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Brazzil - Sports - May 2004
 

Why the Olympics Honchos Snubbed Brazil

New York and Madrid garnered a better security rating than
Rio from the International Olympic Committee despite having
suffered terrorist attacks recently, O Globo reported begrudgingly,
adding: Rio authorities believed the Olympic Games would
solve the city's problems, instead of addressing them beforehand.

Luis Waldmann


Brazzil

Picture Brazilians were taken aback last Tuesday when Rio de Janeiro was ruled out to host the 2012 Summer Olympic Games. Rio ranked seventh out of 9 candidates, causing the city's second Olympic foray to go awry.

The elimination precluded Rio from receiving nearly US$ 1 billion in investments, according to the Jornal do Brasil newspaper.

A deficient transport system and a lack of hotels were among the items that outweighed the likes of Copacabana beach and helped doom Rio's prospects.

Under the headline "Beauty alone is not enough", Rio de Janeiro-based O Globo newspaper said that "so many problems pushed the Marvelous City into seventh place, and once again delayed the dreams of the Cariocas (people of Rio) to see the Olympics take place in Rio".

The Brazilian city couldn't live up to the International Olympic Committee's (IOC) minimum requirements and didn't make its shortlist. Neither did Istanbul, Havana or Leipzig.

Estimates by the Brazilian Olympic Committee asserted Rio could fetch US$ 835 million in ticket, product and sponsorship sales. Madrid predicted US$ 842 million, prompting the IOC to fear that Rio was way too optimistic.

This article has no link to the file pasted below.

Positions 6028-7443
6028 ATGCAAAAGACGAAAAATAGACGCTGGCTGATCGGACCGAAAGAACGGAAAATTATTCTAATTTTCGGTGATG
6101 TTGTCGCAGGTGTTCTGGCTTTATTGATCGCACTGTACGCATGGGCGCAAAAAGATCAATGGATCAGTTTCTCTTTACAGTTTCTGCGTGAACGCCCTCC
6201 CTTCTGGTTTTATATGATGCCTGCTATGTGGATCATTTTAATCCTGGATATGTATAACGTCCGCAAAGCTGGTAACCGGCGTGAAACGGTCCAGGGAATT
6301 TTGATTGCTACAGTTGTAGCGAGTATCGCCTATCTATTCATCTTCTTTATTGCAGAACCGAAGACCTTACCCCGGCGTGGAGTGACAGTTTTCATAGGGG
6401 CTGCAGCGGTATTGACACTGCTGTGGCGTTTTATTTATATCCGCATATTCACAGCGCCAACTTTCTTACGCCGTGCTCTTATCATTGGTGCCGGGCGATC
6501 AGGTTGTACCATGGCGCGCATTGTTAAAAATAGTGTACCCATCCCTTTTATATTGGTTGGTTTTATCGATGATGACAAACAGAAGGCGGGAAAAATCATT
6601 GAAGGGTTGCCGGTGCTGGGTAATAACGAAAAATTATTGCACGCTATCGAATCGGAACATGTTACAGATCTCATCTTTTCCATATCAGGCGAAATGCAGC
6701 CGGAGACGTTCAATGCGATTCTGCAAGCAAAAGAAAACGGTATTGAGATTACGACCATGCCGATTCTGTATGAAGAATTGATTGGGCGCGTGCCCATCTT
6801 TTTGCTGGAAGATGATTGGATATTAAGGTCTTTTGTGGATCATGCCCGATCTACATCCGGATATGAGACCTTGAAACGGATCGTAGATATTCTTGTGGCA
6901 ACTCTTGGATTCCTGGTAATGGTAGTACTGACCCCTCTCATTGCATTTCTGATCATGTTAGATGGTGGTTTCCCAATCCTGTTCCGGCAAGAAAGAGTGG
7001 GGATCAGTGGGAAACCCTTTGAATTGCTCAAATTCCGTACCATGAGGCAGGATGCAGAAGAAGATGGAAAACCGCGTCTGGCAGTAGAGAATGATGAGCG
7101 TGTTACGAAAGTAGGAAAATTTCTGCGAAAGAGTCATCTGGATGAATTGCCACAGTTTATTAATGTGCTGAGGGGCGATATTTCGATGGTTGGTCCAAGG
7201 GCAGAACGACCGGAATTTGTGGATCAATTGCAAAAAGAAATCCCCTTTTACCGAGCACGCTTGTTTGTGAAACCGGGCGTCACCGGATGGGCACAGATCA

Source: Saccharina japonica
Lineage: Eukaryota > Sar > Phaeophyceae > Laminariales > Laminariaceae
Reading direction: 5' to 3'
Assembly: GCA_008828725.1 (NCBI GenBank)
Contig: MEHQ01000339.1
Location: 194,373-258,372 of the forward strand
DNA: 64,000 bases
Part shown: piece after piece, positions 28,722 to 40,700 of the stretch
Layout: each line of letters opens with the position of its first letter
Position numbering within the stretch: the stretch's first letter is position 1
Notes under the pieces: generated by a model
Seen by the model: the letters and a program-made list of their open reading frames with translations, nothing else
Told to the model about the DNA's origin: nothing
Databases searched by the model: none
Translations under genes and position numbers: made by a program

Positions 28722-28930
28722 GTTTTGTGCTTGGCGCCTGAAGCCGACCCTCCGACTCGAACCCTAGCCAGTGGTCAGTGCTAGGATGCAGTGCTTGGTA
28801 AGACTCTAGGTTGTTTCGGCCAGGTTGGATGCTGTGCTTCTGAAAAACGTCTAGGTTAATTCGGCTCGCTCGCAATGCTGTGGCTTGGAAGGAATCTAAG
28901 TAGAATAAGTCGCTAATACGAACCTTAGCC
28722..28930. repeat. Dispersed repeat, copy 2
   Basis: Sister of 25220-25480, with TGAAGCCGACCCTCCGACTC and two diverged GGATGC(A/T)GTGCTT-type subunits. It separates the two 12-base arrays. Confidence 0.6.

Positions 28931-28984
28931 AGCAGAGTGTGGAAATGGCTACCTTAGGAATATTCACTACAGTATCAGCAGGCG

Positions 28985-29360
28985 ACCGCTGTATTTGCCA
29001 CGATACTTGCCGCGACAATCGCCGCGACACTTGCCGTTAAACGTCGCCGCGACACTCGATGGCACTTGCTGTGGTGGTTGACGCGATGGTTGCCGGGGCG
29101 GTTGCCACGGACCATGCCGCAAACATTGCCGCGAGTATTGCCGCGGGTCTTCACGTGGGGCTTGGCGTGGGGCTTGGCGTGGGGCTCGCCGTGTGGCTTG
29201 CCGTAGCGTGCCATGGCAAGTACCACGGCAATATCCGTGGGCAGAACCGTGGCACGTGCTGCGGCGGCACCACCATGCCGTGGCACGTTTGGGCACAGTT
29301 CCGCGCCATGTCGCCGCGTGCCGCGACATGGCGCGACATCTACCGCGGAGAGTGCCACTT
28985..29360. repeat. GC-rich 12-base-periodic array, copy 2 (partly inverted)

The IOC again exposed its penchant for the developed world, since only developed countries are on the shortlist unveiled last Tuesday, said the editors of Jornal do Brasil. No South American country has ever held the world's biggest sports event.

Four of the remaining cities are European and three of which have already hosted the Olympics before.

"Rio's elimination was a political decision," O Globo quoted the Brazilian Sports Minister Agnelo Queiroz as saying. He complained about what he considers to be a monopoly held by a few continents.

New York and Madrid garnered a better security rating than Rio despite having suffered terrorist attacks recently, O Globo reported begrudgingly.

One of the shortcomings of the ill-fated 2004 Olympics bid was that Rio authorities believed the Olympic Games would solve the city's problems, instead of addressing them beforehand, according to O Globo.

Carlos Arthur Nuzman, the unfazed head of the Brazilian Olympic Committee, is now focused on the 2007 Pan American Games, to be hosted in Rio.

The IOC might have just chosen to wait and see how the 2007 Pan Am Games go, Nuzman told Jornal do Brasil.

"That's another reason for us to work hard and look forward to an excellent Pan Am," Jornal do Brasil quoted Nuzman as saying.

The final vote is to be cast in Singapore on July 6th, 2005. The remaining cities are London, Madrid, Moscow, New York and Paris.


Luis Waldmann is a freelance writer based in Rio de Janeiro and can be reached at editor@bnbureau.com.br.


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